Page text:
I’m not materialistic. Nor am I vain. Alright, I’m a little vain. I do care what I look like. And I can’t help caring what other people think of me. I’d like not to care, but I do. So shoot me.

It was a pretty big test of my resolve when my ex-wife and I left to travel for eight months four years ago. We smartly decided to pack only a couple pairs of light hiking pants and wear our hiking boots most of the time (with flip-flops crammed in the side of the backpacks). We were trying to go light.

“Who cares what we look like?” we thought; we were going to be comfortable!

But here’s the thing. When you start making friends on the road and going out for dinners and drinks, you start to feel like a bum when everyone looks sharp and you look like you’re about to tackle Mt. Kilimanjaro.

The breaking point for us was when we got to Beijing, a good six months after we started our travels. I’m not sure how I survived that long without denim covering my legs. We made good friends with two Aussie couples who set the fashion bar slightly higher than us.

We became self-conscious. Off to the Silk Market we went to find us some cheap “evening wear.”

Photo byCarlo Alcos

The Silk Market in Beijing is a multi-floor market with aggressive vendors that won’t let you leave without buying something, sometimes even blocking your path out. (From what I remember, there were strict rules about vendors making contact with shoppers, a big no-no.) Buried beneath a pile of pants in one shop I found some lightweight jeans.

They were super-thin, like cotton, yet they were denim. They were perfect, and they happened to fit me perfectly. It was fate. I haggled the price down. Not as much as I would have liked, because I was probably too obvious in my excitement. She knew I wasn’t leaving without them. I’m a terrible bargainer.

I also managed to hook up a pair of brown Adidas kicks for $10. These two items would become my staples for outings. I had a New Year’s Eve outfit.

Once we got to Australia (to live for two years in Melbourne) I upgraded the jeans to something more durable and fashionable. My new jeans were the most comfortable, best-looking pants I’d ever bought.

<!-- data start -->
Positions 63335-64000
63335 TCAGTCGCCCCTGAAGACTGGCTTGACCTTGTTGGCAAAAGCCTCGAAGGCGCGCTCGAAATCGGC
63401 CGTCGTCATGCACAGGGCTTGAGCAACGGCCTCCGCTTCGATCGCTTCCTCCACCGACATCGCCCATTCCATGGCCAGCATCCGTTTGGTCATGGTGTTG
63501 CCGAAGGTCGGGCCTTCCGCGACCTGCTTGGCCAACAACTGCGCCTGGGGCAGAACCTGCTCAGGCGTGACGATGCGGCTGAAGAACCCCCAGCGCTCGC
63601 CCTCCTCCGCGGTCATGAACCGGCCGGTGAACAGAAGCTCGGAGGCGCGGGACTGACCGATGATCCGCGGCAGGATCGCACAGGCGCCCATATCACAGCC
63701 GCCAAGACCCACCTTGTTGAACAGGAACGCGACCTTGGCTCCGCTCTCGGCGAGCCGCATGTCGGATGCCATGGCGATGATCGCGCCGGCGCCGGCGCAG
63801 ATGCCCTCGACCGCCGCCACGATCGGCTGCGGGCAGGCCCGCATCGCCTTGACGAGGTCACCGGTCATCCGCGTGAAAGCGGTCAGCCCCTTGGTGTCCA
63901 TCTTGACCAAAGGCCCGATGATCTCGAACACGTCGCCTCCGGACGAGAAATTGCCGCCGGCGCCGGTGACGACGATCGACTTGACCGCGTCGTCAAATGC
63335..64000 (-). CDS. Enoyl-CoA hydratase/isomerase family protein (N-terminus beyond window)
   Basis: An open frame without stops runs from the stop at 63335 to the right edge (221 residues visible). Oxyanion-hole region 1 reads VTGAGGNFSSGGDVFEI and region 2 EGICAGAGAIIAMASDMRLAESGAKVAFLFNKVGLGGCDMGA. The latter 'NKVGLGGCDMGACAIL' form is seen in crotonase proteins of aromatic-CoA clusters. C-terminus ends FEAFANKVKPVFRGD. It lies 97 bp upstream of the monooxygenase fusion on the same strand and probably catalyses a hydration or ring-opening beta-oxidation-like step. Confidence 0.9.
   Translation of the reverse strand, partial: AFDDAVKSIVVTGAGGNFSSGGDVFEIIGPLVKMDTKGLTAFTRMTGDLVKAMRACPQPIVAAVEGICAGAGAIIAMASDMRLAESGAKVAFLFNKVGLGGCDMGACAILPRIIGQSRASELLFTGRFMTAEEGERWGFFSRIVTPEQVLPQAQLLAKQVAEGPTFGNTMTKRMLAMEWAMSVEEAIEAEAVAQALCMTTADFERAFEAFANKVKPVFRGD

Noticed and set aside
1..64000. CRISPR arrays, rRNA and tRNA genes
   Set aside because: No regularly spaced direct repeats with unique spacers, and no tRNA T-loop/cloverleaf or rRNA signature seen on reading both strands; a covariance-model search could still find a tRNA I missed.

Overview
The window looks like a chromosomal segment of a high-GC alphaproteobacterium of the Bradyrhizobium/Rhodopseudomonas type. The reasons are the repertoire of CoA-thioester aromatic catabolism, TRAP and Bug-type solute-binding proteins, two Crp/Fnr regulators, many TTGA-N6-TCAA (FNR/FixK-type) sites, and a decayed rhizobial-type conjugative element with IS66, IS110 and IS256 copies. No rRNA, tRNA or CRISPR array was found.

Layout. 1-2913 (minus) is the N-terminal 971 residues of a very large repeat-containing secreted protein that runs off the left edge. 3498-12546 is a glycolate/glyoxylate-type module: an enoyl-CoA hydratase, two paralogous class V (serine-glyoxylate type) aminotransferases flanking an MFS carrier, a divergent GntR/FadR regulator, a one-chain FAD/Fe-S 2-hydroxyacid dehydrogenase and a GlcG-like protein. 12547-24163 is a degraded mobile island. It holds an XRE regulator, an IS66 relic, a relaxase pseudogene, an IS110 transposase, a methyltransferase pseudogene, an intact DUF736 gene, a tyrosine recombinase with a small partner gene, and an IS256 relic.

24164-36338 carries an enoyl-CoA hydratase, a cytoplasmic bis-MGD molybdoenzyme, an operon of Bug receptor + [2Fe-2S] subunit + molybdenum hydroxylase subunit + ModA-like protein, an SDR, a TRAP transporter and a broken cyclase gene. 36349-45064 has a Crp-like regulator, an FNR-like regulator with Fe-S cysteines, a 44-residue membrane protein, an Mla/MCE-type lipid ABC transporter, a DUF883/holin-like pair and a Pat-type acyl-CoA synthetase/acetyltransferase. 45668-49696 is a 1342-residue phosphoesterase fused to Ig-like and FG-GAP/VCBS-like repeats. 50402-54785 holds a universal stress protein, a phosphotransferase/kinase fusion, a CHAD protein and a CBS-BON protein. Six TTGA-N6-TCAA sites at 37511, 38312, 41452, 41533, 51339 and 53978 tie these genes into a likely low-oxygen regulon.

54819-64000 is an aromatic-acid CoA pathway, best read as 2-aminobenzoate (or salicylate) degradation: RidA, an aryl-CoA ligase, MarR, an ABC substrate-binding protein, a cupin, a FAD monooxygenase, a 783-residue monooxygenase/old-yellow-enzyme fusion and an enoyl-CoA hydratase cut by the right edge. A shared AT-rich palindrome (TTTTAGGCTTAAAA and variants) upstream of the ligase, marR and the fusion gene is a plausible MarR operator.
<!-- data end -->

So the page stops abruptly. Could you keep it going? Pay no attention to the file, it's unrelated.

I gotta say, my ass looked quite fine in them. I wore them like they were going out of style, even though I knew jeans never go out of style. Pants of mine tend to go first in the inner crotch area, probably because of the way my legs rub together when I walk. They wear thin there and eventually holes appear. This is around the time I usually let go of them.

But not these jeans. No, sir.

I brought them in to a tailor to get patched. Then the rear started to go on them, getting so thin you could almost see through the material. Back to the tailor for more patching. When we left Oz, I continued to wear them at the Vancouver Olympics, in Cuba, Mexico, New York, Halifax, Toronto, Montreal, and, finally, in my current home of Nelson, BC.

The holes started migrating to the front, just below the pockets. I met a friend who happened to have a sewing machine. She did her best to repair them, but the holes were now coming at a rate I couldn’t keep up with.

I kept wearing them anyway, convincing myself that hole-y jeans were all the rage. In the winter cold you could clearly see my thermal underwear through them. It’s hard to let go of a good pair of jeans.

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